You want to find the right home, in the right location, at the right price - and you want to do it quickly, with minimum hassle. The best way to do that is to work with a professional realtor who understands your wants and needs, your time frame and your financial boundaries.
Why work with an agent?
- You’ll save time. An agent can pinpoint homes that fit your needs and dismiss those that don’t.
- You benefit from an experienced negotiator. Your agent will manage your offers and counter-offers, ensuring that you get the best possible price for your home.
- You’ll get the right information. Your agent knows the neighbourhood and can give you accurate information on local real estate values, taxes, utility costs, services and amenities.
- You can always count on great advice. Because your agent is familiar with the entire home purchasing process, he or she can advise you of your legal and financial options, and recommend appraisal, home inspection and contracting services.
Choose an agent who understands your needs
Here are a few questions to ask to help you determine if an agent is right for you:
- Will you be representing my interests?
- Do you have access to MLS information?
- Will you provide market evidence to support the price?
- Will you look after closing and possession details?
- Can you be contacted at any time?
Here’s a quick reference to everything you need to know about making an on offer on a property.
Depends on the market and the buyers, but generally, the price offered is different from the asking price.
Shows the buyer’s good faith and will be applied against the purchase price of the home when the sale closes. Your agent can advise you on a suitable amount to offer.
Includes the total price the buyer is offering as well as the financing details. The buyer may be arranging his/her own financing or may ask to assume your existing mortgage if you have an attractive rate.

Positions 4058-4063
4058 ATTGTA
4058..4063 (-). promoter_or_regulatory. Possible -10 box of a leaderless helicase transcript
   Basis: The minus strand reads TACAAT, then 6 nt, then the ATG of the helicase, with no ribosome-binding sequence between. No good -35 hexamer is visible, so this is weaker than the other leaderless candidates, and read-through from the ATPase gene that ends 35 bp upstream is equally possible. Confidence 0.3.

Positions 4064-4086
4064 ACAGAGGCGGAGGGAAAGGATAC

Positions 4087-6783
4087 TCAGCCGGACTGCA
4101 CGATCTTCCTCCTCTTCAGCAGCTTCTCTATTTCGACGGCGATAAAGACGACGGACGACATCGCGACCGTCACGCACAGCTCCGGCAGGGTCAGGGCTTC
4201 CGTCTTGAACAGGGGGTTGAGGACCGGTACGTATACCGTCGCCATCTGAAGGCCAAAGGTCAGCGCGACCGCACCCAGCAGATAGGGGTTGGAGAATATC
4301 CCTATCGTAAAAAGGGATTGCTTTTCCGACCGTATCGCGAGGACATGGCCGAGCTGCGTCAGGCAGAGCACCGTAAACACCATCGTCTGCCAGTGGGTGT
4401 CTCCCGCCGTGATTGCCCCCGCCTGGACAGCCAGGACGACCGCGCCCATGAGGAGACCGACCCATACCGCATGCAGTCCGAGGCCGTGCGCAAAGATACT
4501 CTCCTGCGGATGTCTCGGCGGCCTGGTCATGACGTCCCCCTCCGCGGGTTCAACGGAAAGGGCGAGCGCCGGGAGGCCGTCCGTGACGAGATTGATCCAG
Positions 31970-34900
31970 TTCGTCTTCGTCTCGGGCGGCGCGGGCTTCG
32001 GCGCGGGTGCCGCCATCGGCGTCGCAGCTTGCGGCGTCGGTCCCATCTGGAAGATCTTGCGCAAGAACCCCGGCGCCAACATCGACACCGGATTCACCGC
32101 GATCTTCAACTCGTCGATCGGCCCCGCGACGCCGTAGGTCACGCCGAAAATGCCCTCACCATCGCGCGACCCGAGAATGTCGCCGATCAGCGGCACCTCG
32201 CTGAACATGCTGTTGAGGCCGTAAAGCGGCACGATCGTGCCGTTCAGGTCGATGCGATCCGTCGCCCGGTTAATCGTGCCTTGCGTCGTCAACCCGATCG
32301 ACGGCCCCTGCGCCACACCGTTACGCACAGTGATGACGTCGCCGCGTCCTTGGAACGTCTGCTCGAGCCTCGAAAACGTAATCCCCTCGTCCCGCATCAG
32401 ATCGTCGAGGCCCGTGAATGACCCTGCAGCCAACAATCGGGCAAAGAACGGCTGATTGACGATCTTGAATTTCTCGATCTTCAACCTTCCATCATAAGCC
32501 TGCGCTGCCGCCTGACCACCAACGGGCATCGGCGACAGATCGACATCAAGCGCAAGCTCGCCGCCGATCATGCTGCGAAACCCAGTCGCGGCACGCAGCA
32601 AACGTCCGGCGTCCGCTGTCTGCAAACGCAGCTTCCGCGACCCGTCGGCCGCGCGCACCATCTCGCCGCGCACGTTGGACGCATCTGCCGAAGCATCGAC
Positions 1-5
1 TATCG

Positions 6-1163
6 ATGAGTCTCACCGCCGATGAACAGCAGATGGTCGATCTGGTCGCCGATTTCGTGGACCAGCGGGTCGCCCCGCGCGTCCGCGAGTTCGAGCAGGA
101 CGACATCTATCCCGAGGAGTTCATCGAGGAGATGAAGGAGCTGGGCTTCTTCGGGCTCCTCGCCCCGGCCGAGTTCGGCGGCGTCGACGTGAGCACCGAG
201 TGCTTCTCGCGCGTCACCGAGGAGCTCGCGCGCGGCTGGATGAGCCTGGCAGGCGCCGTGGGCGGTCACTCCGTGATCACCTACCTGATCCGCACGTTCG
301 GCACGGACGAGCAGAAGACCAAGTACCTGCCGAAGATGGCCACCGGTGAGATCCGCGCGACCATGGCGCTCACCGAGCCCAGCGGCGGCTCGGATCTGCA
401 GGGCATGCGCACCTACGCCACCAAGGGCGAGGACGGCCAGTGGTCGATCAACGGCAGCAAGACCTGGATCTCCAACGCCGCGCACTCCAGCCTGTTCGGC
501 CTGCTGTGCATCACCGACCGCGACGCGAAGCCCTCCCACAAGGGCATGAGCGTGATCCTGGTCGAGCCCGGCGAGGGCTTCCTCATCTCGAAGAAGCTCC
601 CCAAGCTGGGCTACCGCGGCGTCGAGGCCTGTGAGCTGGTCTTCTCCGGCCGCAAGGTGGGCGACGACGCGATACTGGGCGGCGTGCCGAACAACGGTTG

These might include "subject to home inspection," "subject to the buyer obtaining financing," or "subject to the sale of the purchaser’s property."
5. Inclusions and exclusions
These may include appliances and certain fixtures or decorative items, such as window coverings or light fixtures.
6. Closing or possession date
Generally, the day the title of the property is transferred to the buyer and funds are received by the seller, unless otherwise specified (except in Manitoba and Quebec).
When you fall in love with a home, the things you like about it can blind you to its problems. Next time you go to an open house or tour a property with an agent, keep your eyes open with these top tips:
1. Take a look at general upkeep. Is it clean? Are lawns left uncut? Do walls need paint? If the small stuff hasn’t been taken care of, there’s a good chance that bigger issues have been ignored as well.
2. Test it. Try out lights, faucets, toilets, air conditioning and major appliances.
3. Check for water damage. Look at ceilings and drywall for stains and bulges. Water that works its way in through a leaky roof or a cracked foundation can rot wood, create mildew and destroy possessions.
4. Watch for "spongy" floors. Take note of soft, springy sections, squeaky or uneven areas - these can be a sign that costly floor repairs are needed.
5. Check doors and windows. Make sure they fit snugly in their jambs and operate smoothly. Feel for drafts. Look for flaked paint and loose caulking - if wood isn’t protected from moisture, it will rot.
6. Look at the foundation. If you see deep cracks or loose mortar and bricks, there may be a significant structural problem. Soggy areas near the foundation are also a warning sign.
7. Make sure there’s enough storage space. If you are moving from a home with large closets and a shed, make sure your new house is able to store an equivalent amount of belongings.
8. Measure. Make sure your furniture will fit into your new house.
These tips are for your own first (or second) look at a home. For true peace of mind, you should always hire a certified home inspector before you buy.